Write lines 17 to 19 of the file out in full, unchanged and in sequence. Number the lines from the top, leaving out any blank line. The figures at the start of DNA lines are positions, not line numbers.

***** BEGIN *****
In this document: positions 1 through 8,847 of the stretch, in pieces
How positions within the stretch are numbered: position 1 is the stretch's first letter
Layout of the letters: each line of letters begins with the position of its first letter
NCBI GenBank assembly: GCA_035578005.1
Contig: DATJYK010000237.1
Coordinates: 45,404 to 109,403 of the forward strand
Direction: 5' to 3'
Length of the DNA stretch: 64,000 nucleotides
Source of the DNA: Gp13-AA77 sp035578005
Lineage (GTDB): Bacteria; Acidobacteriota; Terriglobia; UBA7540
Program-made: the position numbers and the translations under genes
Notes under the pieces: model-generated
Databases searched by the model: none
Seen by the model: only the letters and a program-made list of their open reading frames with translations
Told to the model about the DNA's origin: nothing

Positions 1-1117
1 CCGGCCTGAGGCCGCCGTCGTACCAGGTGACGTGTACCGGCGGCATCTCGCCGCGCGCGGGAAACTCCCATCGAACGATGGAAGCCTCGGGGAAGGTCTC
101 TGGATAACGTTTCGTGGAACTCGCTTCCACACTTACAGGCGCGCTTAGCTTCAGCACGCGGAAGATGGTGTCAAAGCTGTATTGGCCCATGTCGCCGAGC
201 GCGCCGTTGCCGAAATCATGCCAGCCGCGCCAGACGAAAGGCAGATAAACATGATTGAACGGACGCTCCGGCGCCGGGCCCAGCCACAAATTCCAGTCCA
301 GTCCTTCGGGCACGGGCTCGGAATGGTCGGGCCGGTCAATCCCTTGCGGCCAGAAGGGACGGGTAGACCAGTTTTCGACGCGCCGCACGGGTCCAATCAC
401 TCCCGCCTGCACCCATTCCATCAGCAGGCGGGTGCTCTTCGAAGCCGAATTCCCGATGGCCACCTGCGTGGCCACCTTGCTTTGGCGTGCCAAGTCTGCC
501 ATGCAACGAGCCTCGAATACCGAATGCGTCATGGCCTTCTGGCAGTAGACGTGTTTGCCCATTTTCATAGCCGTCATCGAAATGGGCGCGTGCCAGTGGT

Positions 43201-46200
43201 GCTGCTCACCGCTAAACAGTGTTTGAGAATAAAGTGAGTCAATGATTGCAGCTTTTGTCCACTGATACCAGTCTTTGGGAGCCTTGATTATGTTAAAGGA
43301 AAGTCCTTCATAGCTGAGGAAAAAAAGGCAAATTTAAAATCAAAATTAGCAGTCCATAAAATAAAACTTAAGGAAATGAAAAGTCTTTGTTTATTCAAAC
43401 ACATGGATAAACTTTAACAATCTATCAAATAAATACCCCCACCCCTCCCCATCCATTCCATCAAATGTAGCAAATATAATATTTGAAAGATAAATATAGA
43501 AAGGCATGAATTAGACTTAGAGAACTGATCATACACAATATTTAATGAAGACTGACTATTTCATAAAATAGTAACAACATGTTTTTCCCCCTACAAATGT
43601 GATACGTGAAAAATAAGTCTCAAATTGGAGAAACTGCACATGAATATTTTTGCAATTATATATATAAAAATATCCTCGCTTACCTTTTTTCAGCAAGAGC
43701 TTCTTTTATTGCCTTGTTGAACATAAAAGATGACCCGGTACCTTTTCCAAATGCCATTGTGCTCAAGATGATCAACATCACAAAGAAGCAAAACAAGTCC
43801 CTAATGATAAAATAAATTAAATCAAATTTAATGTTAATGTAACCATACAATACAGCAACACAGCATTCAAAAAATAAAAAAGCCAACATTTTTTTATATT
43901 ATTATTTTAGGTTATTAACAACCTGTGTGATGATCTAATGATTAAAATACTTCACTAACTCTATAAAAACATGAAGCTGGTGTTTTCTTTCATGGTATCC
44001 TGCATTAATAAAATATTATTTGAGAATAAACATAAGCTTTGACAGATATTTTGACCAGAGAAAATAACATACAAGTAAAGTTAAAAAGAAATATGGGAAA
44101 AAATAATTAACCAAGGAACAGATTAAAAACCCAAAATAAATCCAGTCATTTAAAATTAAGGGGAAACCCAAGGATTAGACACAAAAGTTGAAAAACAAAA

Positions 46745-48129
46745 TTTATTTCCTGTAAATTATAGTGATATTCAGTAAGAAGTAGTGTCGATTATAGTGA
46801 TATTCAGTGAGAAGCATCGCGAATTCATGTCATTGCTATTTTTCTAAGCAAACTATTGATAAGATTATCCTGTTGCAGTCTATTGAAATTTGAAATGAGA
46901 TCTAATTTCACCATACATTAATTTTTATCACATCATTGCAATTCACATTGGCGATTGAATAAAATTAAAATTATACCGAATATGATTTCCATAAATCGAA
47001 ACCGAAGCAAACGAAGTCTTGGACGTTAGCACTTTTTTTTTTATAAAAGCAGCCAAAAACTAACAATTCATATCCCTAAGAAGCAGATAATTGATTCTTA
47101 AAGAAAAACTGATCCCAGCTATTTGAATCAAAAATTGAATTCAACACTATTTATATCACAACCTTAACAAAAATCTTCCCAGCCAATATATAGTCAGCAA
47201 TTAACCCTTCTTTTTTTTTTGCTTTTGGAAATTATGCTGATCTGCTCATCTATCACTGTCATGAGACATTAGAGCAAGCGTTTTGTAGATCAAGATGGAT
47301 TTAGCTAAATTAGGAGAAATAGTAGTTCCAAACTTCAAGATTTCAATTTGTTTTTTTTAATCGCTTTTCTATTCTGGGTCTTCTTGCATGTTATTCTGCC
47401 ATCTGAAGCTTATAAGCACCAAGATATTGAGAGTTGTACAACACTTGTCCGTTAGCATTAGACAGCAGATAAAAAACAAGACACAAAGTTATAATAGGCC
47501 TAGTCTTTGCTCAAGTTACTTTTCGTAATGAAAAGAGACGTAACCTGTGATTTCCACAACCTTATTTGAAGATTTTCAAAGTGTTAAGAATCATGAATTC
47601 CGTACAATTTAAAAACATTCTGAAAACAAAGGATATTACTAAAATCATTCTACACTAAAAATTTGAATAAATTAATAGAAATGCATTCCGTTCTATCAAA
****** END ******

1 CCGGCCTGAGGCCGCCGTCGTACCAGGTGACGTGTACCGGCGGCATCTCGCCGCGCGCGGGAAACTCCCATCGAACGATGGAAGCCTCGGGGAAGGTCTC
101 TGGATAACGTTTCGTGGAACTCGCTTCCACACTTACAGGCGCGCTTAGCTTCAGCACGCGGAAGATGGTGTCAAAGCTGTATTGGCCCATGTCGCCGAGC
201 GCGCCGTTGCCGAAATCATGCCAGCCGCGCCAGACGAAAGGCAGATAAACATGATTGAACGGACGCTCCGGCGCCGGGCCCAGCCACAAATTCCAGTCCA